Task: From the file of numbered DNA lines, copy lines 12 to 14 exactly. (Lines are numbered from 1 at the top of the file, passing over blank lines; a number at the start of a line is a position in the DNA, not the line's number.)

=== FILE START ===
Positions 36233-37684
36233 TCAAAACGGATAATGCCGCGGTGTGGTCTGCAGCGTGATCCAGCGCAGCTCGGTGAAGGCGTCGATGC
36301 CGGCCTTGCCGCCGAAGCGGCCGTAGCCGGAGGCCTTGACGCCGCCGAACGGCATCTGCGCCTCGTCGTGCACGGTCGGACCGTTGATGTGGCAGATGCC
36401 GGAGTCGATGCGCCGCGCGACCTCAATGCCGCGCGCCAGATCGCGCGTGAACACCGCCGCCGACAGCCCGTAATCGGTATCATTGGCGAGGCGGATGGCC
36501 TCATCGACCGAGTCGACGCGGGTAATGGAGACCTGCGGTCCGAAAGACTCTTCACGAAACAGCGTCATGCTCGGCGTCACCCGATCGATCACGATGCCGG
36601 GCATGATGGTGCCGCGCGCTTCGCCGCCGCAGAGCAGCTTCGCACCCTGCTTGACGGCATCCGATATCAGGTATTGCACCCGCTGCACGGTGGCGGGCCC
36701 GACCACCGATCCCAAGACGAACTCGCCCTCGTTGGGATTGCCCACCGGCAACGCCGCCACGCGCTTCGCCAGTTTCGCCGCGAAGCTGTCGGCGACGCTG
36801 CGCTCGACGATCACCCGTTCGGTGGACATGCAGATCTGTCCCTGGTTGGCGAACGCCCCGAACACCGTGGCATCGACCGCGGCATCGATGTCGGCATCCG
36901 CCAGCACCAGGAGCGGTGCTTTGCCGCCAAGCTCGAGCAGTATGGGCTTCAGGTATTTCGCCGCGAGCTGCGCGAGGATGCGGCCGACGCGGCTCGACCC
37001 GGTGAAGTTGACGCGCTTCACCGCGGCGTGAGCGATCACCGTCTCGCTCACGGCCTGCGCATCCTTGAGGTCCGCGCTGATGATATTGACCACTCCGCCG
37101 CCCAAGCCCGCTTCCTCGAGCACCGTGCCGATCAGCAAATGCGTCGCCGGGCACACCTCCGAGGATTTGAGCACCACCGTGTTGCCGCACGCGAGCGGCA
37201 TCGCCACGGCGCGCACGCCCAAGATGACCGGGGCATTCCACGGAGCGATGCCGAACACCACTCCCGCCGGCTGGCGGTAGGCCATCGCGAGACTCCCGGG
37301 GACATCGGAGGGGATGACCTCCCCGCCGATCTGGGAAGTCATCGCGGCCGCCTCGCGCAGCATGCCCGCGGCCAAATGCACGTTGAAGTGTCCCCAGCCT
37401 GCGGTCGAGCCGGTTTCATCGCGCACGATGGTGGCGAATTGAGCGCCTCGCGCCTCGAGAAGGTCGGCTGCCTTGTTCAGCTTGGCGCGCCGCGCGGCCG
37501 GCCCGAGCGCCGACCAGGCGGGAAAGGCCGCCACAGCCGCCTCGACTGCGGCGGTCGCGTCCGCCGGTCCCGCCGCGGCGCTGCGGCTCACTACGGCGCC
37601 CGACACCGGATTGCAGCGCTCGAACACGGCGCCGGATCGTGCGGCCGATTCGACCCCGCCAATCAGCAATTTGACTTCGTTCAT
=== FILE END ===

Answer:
37201 TCGCCACGGCGCGCACGCCCAAGATGACCGGGGCATTCCACGGAGCGATGCCGAACACCACTCCCGCCGGCTGGCGGTAGGCCATCGCGAGACTCCCGGG
37301 GACATCGGAGGGGATGACCTCCCCGCCGATCTGGGAAGTCATCGCGGCCGCCTCGCGCAGCATGCCCGCGGCCAAATGCACGTTGAAGTGTCCCCAGCCT
37401 GCGGTCGAGCCGGTTTCATCGCGCACGATGGTGGCGAATTGAGCGCCTCGCGCCTCGAGAAGGTCGGCTGCCTTGTTCAGCTTGGCGCGCCGCGCGGCCG